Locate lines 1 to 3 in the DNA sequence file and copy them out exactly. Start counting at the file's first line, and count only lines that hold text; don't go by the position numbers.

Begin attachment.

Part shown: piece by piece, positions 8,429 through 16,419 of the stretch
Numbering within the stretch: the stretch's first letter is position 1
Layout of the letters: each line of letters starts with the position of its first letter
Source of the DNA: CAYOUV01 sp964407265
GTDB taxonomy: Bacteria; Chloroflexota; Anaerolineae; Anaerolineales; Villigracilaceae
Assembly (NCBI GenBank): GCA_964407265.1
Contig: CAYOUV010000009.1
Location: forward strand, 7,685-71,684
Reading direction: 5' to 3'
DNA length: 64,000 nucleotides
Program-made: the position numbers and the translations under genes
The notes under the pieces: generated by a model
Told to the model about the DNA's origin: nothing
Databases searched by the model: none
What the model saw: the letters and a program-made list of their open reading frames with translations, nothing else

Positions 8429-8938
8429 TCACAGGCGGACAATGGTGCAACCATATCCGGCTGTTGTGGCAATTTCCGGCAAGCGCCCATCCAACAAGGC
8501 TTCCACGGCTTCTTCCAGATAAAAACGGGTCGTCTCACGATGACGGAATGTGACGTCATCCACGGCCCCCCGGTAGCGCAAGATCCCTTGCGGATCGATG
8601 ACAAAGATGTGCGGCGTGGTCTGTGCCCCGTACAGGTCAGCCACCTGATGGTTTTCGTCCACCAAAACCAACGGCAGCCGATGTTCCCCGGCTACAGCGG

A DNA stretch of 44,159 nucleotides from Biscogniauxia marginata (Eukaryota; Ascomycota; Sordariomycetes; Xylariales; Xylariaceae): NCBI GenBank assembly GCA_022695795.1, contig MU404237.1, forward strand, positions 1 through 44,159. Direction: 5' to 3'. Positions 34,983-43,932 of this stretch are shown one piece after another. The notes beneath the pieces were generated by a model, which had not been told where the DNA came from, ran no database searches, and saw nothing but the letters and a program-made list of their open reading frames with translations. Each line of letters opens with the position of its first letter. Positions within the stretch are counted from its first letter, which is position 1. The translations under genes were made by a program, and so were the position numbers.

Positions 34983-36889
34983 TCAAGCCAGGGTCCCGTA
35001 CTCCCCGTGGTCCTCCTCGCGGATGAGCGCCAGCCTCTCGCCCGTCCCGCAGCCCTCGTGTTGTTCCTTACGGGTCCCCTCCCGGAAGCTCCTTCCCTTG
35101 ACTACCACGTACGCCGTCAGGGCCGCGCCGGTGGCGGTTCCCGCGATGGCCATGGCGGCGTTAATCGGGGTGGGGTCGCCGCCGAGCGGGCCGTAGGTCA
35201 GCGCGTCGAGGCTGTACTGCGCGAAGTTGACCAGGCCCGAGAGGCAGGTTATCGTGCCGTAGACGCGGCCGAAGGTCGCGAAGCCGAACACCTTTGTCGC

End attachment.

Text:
Part shown: piece by piece, positions 8,429 through 16,419 of the stretch
Numbering within the stretch: the stretch's first letter is position 1
Layout of the letters: each line of letters starts with the position of its first letter